Lists of Brands That Use Sweatshops

  Reviewed by: Michelle Seidel, B.Sc., LL.B., MBA
  Written by: Anne Kinsey      Updated January 22, 2019
Lists of Brands That Use Sweatshops

Sweatshops are part of the human labor trafficking problem, wherein people are compelled to work for little or no wages through the use of force, fraud or coercion. With 45.8 million people enslaved worldwide through various forms of human trafficking, avoiding brands and products that are produced through shady practices can seem overwhelming and nearly impossible. Awareness and planning help you to spend your dollars as ethically as possible, perhaps even making a positive impact on the problem of human trafficking.

Sweatshops and Human Trafficking

Human trafficking comes in many forms, but labor trafficking occurs when force, fraud or coercion are used to get someone to perform work. Contrary to common perception, moving across state or country lines is not part of the definition of human trafficking. Physical violence, threats and false promises are frequently used to keep workers compliant.

In instances where sweatshop workers receive some minimal pay, it is normally not enough to cover the cost of food, let alone living. These workers are often docked pay for not meeting unrealistic quotas, taking time to tend to physical needs or to cover an alleged debt to their employer. Sweatshop workers frequently work very long hours under horrid conditions and sometimes live onsite, away from loved ones. While people of all ages work in sweatshops, it is not unusual for very young children to be forced to work long hours, often under excruciating and unhealthy conditions.

Avoid Unethically Produced Products

Labor trafficking in sweatshops is only possible because of demand for products at increasingly lower prices. Brands compete against one another to keep costs down to secure the most consumers, and sweatshops are part of how they do that. Internet search engines are full of partial lists of companies and brands that are particularly harsh offenders when it comes to human labor trafficking, yet the lists are constantly changing – and compiling a complete list is impossible because of the vastness of the problem. Some of the least ethically produced products include coffee, chocolate, clothing, toys, electronics and produce, among others.

Lists of brands that are guilty of using unfair labor practices change often, and thankfully sometimes companies do change their practices over time. That said, in the past, large companies like Nike, Gap, Apple, HP, Dell and others have been in the news for concerns over sweatshops or other labor trafficking practices.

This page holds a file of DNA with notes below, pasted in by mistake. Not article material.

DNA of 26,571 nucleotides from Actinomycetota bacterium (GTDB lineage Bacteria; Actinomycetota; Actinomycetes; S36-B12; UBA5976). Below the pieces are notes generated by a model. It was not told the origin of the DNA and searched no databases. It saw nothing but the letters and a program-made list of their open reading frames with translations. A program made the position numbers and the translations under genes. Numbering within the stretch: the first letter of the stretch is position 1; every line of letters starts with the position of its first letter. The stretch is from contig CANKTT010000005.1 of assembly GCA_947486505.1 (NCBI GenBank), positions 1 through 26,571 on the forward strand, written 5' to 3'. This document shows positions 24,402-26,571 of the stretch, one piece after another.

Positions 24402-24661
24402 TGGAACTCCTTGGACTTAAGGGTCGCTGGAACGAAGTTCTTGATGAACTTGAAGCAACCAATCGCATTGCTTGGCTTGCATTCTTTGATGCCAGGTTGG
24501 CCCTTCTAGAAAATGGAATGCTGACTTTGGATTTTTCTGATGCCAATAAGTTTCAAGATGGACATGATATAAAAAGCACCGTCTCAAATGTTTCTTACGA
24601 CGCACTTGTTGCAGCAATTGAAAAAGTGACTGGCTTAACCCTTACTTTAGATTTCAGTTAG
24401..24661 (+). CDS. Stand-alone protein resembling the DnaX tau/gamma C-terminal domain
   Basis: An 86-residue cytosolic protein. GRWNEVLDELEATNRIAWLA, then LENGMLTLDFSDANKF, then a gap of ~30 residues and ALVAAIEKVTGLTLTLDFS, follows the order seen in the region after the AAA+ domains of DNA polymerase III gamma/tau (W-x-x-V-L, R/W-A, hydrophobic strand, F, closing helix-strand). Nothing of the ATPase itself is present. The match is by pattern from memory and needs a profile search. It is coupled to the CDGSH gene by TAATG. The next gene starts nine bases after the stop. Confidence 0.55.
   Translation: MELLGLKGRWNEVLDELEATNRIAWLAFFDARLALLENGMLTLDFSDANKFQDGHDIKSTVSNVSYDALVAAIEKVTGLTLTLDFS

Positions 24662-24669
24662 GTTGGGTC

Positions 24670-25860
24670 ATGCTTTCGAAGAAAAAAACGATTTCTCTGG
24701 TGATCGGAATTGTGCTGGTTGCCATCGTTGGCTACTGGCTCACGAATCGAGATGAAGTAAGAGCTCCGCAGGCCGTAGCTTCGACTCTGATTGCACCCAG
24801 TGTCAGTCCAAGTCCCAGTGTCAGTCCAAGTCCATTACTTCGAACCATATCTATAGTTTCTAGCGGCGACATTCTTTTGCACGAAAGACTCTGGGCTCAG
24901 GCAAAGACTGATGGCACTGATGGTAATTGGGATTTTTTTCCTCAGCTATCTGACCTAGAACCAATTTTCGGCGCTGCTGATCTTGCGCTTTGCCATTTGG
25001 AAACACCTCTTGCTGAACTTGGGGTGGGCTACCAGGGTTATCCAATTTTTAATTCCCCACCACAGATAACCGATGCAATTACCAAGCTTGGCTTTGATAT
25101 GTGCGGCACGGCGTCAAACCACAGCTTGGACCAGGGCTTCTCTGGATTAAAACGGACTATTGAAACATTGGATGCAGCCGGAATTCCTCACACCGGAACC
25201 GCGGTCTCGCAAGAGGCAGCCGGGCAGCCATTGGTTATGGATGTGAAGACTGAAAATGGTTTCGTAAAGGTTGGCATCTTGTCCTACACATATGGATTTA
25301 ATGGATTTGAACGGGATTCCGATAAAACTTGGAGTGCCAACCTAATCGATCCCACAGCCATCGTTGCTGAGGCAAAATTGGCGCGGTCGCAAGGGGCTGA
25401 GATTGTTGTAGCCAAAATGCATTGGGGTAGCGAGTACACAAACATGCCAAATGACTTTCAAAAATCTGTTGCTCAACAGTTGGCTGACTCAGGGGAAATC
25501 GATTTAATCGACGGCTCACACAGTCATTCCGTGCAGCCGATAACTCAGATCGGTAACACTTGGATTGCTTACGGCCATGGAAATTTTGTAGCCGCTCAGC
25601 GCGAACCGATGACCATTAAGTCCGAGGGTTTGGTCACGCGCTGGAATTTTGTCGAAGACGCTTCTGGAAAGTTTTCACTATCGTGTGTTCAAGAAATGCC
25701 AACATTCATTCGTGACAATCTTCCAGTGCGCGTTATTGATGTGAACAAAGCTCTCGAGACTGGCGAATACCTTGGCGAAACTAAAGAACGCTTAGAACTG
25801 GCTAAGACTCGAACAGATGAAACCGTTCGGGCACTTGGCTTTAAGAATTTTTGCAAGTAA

As of 2018, Nike is still being criticized about their labor practices, Gap workers in Asian factories are claiming physical and sexual abuse and Apple's iPhone factory workers are confined to a company town with long hours and low pay. For many of the world's most profitable companies, human rights remains a PR problem, not a moral one.

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Choose Ethical Alternatives

As a consumer, your dollar is powerful and where you spend it affects not only you, but also everyone involved in the production of the goods you are purchasing. To avoid supporting sweatshops and other forms of human trafficking, you can choose to buy mainly ethical or fair trade brands instead.

End Slavery Now maintains a list of slave-free companies, as well as ideas on where to purchase goods produced by human trafficking survivors to support their recovery. Fair Trade America also maintains an ethical buying guide, which lists companies that are officially Fairtrade certified. While many companies are smaller than the big brands, you will also recognize names like Ben and Jerry's and Nature's Path, which are easily available in most grocery stores nationwide.

About the Author

Anne Kinsey is an entrepreneur and business pioneer, who has ranked in the top 1% of the direct sales industry, growing a large team and earning the title of Senior Team Manager during her time with Jamberry. She is the nonprofit founder and executive director of Love Powered Life, as well as a Certified Trauma Recovery Coach and freelance writer who has written for publications like Working Mother, the San Francisco Chronicle, the Houston Chronicle and Our Everyday Life. Anne works from her home office in rural North Carolina, where she resides with her husband and three children.

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